How many times in a day do you see “Spam Risk” or something similar on your caller ID at work? Between their personal phones and work phones, Americans receive more than a dozen robocalls every day.
Of course, you can choose to simply not answer a call labeled “Spam Risk,” but what if the label is incorrect? What if the caller is a legitimate customer whose phone number is mislabeled?
Let’s talk about what “Spam Risk” means and how you can protect your business from spammers and scammers.
Telephone carriers label calls identified as potentially unwanted in order to help customers determine whether or not to answer. The label is applied using criteria such as the pattern of call activity from that number, inclusion in a database of flagged numbers, and the carrier’s own algorithm for detecting potential spammers.
Each carrier tags these calls with different labels:
In 2021, the Federal Communications Commission (FCC) mandated that major wireless carriers implement a technology called STIR/SHAKEN to combat robocalls. STIR/SHAKEN is a connected body of standards that verifies all incoming and outgoing calls for wireless carriers routed through their networks.
Implementation of STIR/SHAKEN has helped reduce some spam calls, but the problem is far from solved. In the first two months of 2023, Americans received more than 10 billion robocalls. And thanks to caller ID spoofing, sometimes numbers that aren’t spam get flagged as such thanks to their reputation, often unknowingly. That means you could decline a call that’s actually legitimate.
Spam calls cost your business time and money, derail productivity, and leave you open to potential security breaches. Spammers are well aware that businesses — especially small businesses — need to answer the phone when it rings or risk losing customers. Bad actors use this to their advantage and increasingly target business phone numbers with robocalls.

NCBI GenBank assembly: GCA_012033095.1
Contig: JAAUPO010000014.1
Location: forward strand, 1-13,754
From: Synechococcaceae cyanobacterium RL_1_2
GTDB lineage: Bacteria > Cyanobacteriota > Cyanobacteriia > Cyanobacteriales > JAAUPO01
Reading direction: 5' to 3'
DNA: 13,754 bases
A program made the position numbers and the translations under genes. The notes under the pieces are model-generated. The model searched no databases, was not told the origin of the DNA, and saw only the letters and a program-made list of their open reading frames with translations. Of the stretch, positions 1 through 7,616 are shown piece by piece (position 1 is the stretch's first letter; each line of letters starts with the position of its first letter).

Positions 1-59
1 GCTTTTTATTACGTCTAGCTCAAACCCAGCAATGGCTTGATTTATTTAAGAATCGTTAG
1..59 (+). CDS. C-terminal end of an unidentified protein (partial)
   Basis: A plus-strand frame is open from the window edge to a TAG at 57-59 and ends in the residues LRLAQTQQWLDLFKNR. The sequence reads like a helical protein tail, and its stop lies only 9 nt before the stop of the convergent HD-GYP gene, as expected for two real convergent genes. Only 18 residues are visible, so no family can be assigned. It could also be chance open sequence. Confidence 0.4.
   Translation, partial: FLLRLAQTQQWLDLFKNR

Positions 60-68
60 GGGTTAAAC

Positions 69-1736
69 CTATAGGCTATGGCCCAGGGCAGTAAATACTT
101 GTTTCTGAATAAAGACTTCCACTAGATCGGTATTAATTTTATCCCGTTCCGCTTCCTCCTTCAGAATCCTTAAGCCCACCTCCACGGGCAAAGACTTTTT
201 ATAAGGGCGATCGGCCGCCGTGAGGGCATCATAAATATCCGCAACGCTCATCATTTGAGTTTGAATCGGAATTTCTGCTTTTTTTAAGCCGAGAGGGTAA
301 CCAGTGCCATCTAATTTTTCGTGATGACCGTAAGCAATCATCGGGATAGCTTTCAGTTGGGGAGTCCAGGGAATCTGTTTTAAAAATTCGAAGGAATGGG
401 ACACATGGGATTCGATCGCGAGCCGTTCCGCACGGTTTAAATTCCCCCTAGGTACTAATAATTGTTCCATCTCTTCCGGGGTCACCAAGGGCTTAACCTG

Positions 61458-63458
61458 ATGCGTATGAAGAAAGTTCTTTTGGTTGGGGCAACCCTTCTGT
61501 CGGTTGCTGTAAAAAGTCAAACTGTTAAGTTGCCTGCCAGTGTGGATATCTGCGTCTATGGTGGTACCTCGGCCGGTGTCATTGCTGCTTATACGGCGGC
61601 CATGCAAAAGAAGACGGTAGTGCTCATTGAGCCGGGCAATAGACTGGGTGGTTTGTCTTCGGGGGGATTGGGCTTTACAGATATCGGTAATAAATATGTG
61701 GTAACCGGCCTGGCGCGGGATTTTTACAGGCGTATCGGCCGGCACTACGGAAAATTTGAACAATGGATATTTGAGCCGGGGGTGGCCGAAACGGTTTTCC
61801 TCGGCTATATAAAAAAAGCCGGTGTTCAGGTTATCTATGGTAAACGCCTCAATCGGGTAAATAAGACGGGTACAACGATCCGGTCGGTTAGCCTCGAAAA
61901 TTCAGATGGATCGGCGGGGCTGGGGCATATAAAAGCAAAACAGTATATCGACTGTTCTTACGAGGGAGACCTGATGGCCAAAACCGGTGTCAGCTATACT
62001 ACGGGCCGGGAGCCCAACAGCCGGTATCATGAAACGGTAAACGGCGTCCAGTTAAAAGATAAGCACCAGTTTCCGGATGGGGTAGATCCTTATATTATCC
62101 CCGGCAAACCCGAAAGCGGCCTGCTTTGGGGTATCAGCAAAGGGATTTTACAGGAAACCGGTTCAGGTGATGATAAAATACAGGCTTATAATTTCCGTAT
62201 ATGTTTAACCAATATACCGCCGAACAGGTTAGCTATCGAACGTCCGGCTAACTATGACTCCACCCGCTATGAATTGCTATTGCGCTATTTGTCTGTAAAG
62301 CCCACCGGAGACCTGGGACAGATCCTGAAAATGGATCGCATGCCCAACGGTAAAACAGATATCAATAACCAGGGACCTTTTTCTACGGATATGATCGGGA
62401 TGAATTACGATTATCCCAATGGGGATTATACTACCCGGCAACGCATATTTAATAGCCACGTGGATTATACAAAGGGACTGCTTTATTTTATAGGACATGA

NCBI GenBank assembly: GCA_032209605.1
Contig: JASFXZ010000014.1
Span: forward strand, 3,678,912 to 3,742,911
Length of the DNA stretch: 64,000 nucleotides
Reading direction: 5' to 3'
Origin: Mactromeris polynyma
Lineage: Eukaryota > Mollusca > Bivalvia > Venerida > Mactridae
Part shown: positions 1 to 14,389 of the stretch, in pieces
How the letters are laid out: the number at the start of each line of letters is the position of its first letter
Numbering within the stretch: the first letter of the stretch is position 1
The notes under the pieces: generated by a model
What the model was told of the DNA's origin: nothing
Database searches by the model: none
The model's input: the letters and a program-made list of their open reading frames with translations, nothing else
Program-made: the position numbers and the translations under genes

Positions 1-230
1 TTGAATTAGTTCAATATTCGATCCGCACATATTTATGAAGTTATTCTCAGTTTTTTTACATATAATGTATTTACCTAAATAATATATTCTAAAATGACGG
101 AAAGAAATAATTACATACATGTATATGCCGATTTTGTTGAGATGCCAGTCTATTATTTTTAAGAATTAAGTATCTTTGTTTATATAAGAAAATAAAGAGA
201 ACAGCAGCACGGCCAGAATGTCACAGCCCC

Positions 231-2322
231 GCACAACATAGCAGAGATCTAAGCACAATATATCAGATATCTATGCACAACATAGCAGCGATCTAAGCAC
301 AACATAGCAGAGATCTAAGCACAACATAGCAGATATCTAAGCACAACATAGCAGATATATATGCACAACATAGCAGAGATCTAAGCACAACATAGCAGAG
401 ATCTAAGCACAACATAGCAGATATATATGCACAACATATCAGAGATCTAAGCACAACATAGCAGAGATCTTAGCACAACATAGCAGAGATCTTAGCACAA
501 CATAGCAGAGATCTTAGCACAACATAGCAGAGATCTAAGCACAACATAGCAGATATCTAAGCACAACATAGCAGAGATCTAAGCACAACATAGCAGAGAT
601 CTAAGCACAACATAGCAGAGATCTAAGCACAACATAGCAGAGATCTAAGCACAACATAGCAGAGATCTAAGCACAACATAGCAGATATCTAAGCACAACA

As a result, companies lose hours of productivity simply by answering the phone. Even if an employee hangs up as soon as the recorded voice notifies them that they’ve won a cruise, the interruption itself has already distracted that person from their work. This wastes time that could be spent brainstorming the company’s next innovation.
In many cases, scams can create serious issues that threaten your business from the inside-out. A hallmark of scammers is the ability to manipulate people into giving them sensitive information such as passwords, social security numbers, and bank account numbers. Once they obtain this information, they can use it to take your money. Some sell the information they’ve stolen, while others use it to gain access to corporate accounts and steal directly from the business.
Robocalls are a nuisance and a potential security risk for your business. Fortunately, you can use tools to reduce the number of spam calls you and your team receive.
An important first step in preventing “spam risk” from calling you is to add your work phone numbers to the National Do Not Call Registry.
The National Do Not Call Registry was designed by the Federal Trade Commission (FTC) to protect against unwanted sales calls and is effective at deterring domestic telemarketers. The registry is not a perfect solution — it only targets aboveboard telemarketers and not scammers who act illegally — but it is a tool that you should utilize.
Add your work phone number by visiting donotcall.gov. You can also call 1-888-382-1222 from the number you want to register.
Knowledge is power and knowing what “Spam Risk” is will help foil scammers. However, phone scams are lucrative and the people behind them grow more sophisticated every day. It is highly likely that someone on your team will find themselves in a situation that seems legitimate but is actually an attempt to steal sensitive information about your business.
Make sure your employees know what to look for and how to turn scammers away before they can obtain anything of value. This guide, created by the experts at Robokiller Enterprise, is a good place to start.
Mobile device management (MDM) software is a third-party solution that works across the internet and devices. It typically includes features such as identity management, device tracking, endpoint security, device management, and application security. These applications are controlled by IT administrators and ensure that devices used for company purposes meet the desired security standards for the organization.
For example, Robokiller Enterprise offers an MDM-deployable solution that allows companies to quickly and easily protect against both personal and corporate voice and messaging attacks. This significantly reduces the chances that an employee will be responsible for a significant breach or compromise.